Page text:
Shixo (Wusu) Mosque,

During the Kurban and Ramadan Eid festivities, the sound of the naghra drum would bring happiness and joy to all in front of the mosque. Around 2008, I heard my father talk about how the mosque was going to be renovated. “Today during the Friday sermon, the people were asked to gather funds for the renovation and that a charity box was set up within the mosque’s quarters. We should provide as much as we can,” he said. After leaving my hometown in 2012, the second level of the mosque was finally completed. The atmosphere of the area was refreshed and revamped. I really wanted my father to see it, but at that time he was in prison for “separatism.” Not too long after that, I went abroad, and I never saw that mosque again. I have become a witness to this tough reality of my historical hometown, Shixo, its holy mosque destroyed, a people dispersed, desecrated and disgraced. Could it get any worse than this?

Artush Eshtachi Grand Mosque and Other Mosques in Artush


Abduwaris Ablimit, 35 years old, left Artush in 2005 and now residing in Boston, Massachusetts. Interview conducted in May 2019.

Satellite imagery comparison of Artush Eshtachi Grand Mosque. Left: 10/8/2016. Right: 9/8/2018 Source:

Since July 2017, my father, Ablimit Amat, my mother, Buhalqam Yusuf, and my younger brother, Zahirshah Ablimit have been detained in China’s concentration camps in my hometown of Artush, Xinjiang. The reason they were detained, I believe, is simply because they practice Islam and pray often. China has locked up many Uyghurs and other Muslims in camps and jails for this kind of reason.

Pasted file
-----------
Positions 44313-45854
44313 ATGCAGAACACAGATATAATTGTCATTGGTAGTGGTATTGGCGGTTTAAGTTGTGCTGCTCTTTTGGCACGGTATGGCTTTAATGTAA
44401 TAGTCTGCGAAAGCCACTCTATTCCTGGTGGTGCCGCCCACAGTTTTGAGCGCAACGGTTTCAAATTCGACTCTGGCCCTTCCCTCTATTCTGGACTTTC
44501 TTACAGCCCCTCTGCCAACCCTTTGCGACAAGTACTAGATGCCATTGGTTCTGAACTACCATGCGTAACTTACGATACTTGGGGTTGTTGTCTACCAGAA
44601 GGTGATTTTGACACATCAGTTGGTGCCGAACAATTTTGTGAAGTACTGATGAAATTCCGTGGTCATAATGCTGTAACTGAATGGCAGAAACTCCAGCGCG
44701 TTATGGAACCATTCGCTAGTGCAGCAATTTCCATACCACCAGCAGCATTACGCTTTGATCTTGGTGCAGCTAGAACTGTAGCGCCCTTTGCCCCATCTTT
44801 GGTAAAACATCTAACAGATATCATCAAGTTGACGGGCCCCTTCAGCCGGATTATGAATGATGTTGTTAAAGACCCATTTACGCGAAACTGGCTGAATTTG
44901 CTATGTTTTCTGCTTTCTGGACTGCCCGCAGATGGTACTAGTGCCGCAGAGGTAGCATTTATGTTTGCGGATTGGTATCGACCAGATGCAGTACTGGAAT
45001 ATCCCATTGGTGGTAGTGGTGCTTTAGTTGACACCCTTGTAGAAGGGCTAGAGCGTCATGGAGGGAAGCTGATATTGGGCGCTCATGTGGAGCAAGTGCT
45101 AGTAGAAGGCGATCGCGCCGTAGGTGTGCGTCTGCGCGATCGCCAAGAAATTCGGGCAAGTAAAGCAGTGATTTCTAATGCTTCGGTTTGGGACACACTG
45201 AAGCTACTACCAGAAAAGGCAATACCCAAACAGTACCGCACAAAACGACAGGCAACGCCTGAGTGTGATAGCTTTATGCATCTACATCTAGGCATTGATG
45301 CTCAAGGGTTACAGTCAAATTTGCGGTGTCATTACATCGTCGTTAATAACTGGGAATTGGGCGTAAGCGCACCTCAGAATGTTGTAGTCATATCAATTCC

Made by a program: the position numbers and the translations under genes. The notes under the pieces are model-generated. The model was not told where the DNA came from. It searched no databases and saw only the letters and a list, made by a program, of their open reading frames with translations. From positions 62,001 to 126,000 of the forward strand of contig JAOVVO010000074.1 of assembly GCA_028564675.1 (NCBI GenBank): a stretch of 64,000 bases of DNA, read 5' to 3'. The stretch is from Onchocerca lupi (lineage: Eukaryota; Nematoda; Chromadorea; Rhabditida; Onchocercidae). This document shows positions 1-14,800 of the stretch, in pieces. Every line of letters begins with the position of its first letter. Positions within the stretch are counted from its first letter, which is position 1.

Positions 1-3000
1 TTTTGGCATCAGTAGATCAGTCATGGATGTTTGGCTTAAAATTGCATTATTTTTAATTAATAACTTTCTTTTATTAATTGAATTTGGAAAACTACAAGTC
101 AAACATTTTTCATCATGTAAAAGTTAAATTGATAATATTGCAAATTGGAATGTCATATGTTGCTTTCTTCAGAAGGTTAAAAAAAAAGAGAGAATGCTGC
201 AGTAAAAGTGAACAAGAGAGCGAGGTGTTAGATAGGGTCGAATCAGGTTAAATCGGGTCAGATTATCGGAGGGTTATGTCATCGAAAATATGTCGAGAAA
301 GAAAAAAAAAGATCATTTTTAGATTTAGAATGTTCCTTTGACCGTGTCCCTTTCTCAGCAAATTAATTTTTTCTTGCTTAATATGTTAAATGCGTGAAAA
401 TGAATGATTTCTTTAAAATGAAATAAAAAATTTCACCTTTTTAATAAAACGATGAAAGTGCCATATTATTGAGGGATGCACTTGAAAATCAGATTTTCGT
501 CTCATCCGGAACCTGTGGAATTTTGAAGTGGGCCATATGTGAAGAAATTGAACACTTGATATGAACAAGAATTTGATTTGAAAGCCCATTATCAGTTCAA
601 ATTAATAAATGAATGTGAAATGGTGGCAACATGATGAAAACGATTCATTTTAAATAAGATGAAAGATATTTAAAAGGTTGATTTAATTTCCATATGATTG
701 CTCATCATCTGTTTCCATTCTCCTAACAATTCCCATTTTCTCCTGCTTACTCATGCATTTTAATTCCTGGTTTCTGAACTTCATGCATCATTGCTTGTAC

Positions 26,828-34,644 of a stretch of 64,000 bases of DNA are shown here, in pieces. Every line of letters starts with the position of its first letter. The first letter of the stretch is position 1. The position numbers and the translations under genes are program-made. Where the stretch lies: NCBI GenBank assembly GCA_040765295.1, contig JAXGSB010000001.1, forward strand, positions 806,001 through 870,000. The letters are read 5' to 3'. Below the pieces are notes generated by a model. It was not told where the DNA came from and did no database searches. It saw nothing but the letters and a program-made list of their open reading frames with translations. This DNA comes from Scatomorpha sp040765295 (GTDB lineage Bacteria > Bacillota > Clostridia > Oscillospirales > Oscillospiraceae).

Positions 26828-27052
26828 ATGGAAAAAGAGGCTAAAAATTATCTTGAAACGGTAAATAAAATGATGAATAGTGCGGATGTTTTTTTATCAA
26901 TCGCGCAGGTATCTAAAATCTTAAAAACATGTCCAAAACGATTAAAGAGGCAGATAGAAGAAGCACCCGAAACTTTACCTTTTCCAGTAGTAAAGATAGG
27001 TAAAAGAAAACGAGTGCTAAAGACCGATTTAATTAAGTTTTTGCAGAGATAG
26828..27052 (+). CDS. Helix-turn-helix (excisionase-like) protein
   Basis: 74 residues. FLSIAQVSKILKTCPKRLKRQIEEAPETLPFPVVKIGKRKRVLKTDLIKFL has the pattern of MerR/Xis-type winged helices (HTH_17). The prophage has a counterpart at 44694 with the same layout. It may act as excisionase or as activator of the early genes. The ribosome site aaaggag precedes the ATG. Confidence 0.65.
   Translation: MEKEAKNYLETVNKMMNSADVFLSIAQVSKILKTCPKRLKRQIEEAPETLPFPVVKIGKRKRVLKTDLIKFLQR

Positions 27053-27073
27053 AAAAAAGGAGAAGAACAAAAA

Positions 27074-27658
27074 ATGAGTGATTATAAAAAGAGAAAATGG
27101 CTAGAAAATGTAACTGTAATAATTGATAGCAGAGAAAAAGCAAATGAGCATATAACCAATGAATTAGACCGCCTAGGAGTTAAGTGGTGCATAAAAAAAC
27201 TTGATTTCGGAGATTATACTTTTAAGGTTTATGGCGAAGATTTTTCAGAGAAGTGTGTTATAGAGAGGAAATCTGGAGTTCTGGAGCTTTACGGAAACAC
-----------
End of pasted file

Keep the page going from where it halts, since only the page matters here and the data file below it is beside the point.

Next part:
Recently, I heard another piece of sad news from my friend about the demolition of our neighborhood mosque named Bastaggam, a large and impressive place of worship. Bastaggam was the mosque that I always went to pray for Eid and Friday prayers with my father. At the time when I heard the news, I couldn’t believe it. I checked Google Earth and found out that the mosque really did disappear from its location! Then I searched for other mosques in the neighboring villages near my home, unfortunately I found that some large mosques in Kichigiz, Eshtachi, and Bvghan villages were also gone. New homes were built on some demolished mosque sites.